Modeling results in the MIT Future of Natural Gas Study released in June of last year suggested that the US could make major progress in the next two decades towards achieving a 50% reduction in CO2 emissions by 2050 – a real reduction, no offsets or other creative and questionable mechanisms –largely through two actions: reduced energy consumption, and switching from coal to natural gas in power generation.

The study also concluded that simply by utilizing surplus Natural Gas Combined Cycle capacity from existing units in lieu of coal generation, the US could achieve a 20% reduction in CO2 emissions from the power sector and even greater reductions in mercury and NOx emissions. The study concluded that this was the only near-term practical option for achieving large-scale CO2 emissions reductions from the power sector and that, relative to other options, it was low cost at $16/ton.

Further, the study recommended support for a flex fuel vehicle standard, which would require vehicles that could run on methanol, ethanol or gasoline. While the CO2 benefits would be minimal, energy security would be enhanced by creating significant opportunities for fuel arbitrage.

These environmental and energy security benefits cannot be achieved without significant development of affordable and reliable US natural gas resources, especially shale gas. The environmental and community impacts of shale gas development and the controversies surrounding its production and the associated fugitive methane emissions, however, could impede this development.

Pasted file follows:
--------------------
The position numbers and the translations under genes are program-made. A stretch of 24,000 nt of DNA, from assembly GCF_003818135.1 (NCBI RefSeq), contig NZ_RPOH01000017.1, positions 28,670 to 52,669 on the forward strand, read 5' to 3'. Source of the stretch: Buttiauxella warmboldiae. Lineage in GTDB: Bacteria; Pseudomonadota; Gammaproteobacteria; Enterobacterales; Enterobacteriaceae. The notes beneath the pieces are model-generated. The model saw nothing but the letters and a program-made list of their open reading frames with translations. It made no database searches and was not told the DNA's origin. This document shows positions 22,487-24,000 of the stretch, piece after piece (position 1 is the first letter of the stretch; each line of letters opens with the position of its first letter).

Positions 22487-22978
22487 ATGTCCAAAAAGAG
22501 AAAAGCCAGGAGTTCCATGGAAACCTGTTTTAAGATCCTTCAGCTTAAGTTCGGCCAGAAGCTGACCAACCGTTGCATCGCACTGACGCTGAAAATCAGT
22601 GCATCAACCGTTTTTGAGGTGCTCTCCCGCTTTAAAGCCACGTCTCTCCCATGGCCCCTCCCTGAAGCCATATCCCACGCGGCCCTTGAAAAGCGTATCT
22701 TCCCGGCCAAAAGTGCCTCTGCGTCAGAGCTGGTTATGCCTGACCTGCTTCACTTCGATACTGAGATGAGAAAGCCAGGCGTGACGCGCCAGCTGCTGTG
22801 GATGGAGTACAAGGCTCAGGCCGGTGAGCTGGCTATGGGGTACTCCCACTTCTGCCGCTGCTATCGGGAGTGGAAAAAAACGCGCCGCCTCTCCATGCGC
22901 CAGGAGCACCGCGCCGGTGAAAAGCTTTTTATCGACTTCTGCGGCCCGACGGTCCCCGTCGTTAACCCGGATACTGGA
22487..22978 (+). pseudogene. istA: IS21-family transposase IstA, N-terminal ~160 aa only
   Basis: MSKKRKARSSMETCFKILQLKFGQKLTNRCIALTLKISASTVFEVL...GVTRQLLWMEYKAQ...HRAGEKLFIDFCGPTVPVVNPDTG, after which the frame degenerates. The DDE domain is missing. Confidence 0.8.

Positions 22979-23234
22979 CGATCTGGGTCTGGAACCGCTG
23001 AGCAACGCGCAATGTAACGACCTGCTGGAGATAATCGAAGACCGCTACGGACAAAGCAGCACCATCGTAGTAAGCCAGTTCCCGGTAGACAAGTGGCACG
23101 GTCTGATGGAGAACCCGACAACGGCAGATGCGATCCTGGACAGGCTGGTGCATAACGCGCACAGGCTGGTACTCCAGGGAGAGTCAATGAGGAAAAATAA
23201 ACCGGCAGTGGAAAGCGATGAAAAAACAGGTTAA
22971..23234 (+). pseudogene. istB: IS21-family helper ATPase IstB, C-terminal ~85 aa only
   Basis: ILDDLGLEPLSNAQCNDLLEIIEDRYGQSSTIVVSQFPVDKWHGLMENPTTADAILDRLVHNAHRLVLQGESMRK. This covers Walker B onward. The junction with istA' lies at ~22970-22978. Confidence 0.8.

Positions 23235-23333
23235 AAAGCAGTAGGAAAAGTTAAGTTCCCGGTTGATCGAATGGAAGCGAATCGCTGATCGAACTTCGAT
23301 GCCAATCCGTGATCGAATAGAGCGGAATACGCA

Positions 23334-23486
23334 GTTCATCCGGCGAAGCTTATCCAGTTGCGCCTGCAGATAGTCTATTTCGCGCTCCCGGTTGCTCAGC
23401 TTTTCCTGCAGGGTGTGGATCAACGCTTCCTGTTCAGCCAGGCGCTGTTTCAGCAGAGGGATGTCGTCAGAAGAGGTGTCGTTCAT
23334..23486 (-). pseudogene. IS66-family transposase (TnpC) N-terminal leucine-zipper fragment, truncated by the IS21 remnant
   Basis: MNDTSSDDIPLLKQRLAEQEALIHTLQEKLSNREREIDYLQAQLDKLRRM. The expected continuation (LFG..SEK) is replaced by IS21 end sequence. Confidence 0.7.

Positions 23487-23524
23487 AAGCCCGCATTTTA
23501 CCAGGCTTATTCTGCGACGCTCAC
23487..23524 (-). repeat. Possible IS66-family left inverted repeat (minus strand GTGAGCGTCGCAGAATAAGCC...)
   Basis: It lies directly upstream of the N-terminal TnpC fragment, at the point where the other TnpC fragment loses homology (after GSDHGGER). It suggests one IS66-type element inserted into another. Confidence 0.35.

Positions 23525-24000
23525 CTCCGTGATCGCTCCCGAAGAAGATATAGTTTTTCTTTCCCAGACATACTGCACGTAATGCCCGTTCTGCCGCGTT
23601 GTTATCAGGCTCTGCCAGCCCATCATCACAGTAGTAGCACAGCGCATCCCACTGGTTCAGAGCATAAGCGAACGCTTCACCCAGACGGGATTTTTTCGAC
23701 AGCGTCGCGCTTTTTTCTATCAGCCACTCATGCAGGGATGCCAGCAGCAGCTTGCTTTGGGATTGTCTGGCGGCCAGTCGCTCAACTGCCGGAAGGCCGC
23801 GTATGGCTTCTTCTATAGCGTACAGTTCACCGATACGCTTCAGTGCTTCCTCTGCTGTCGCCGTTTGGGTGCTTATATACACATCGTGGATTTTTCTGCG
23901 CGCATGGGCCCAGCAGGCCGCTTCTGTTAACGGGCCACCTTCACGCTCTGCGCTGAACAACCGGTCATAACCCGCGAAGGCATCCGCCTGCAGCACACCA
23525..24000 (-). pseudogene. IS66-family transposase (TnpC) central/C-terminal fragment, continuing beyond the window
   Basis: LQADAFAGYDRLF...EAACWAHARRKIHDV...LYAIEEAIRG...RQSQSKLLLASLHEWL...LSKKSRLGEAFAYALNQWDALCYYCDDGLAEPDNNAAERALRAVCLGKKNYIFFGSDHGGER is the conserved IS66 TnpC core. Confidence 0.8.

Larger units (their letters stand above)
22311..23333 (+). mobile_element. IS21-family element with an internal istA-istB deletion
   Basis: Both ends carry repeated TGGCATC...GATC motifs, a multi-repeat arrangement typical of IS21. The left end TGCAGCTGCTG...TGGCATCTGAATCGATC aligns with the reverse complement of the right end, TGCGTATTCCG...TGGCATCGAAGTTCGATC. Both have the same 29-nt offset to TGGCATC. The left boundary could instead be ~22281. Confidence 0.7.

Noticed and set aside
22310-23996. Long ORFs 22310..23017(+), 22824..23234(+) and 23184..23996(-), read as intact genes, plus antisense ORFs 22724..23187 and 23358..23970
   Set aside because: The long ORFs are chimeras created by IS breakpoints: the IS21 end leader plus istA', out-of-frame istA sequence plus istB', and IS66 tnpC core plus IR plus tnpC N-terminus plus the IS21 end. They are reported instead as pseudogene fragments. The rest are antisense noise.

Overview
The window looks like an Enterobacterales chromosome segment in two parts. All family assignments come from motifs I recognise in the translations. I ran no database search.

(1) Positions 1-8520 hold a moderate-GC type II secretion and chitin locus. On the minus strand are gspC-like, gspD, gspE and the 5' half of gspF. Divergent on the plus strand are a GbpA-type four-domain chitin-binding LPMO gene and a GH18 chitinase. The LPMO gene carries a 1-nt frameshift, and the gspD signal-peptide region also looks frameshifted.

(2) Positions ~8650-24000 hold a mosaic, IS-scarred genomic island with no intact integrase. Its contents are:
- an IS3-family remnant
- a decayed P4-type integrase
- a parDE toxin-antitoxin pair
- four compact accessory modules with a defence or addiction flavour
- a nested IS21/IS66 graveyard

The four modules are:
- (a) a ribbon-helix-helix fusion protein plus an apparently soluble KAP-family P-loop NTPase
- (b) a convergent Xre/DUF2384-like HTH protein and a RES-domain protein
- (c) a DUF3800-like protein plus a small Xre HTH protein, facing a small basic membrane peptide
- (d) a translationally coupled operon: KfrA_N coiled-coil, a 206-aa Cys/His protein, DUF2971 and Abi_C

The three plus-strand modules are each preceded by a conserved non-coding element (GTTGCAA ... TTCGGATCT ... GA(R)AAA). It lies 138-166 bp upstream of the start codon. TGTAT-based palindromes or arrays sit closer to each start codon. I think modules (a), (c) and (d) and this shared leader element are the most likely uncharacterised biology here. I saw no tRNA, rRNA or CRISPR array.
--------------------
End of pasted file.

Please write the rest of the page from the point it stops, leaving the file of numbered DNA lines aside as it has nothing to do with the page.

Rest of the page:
These concerns have created a wide chasm between gas producers and the environmental community—both sides have dug in on their positions, and advocates appear to be in control of the dialogue and the “facts”. Additional controversy has been raised by EPA’s new inventories of methane emissions from gas production and systems, which are double previous estimates.

These debates raise many key issues and questions as we discuss the future energy policy of the U.S.

  • What is an appropriate balance between the CO2, criteria pollutant, and energy security benefits (with global implications) associated with increased use of natural gas, and the more localized environmental (primarily water) and community impacts of shale development?
  • Can we ensure adequate protection of groundwater resources in the shale gas production process?
  • What are appropriate regulatory regimes for managing these issues?
  • Is the major increase in EPA’s estimates of methane emissions from gas production accurate and, if so, does it greatly diminish the greenhouse gas emissions benefits associated with switching from coal to gas-fired generation?
  • What technologies can help mitigate these impacts? How do we ensure unbiased, technically based information when analyzing these issues and policy options?
  • And what can policymakers, industry and environmental advocates do, if anything, to resolve these issues in ways that balance our energy needs and environmental needs?

The answers to these questions are important, not just for the U.S. but for the world. There are significant global shale gas resources, many of them in countries and regions that lack indigenous conventional gas resources. The rest of the world is watching how the U.S. resolves these issues. Your thoughts and views may help delineate a clearer and cleaner path forward on the role of natural gas in the U.S. and around the world.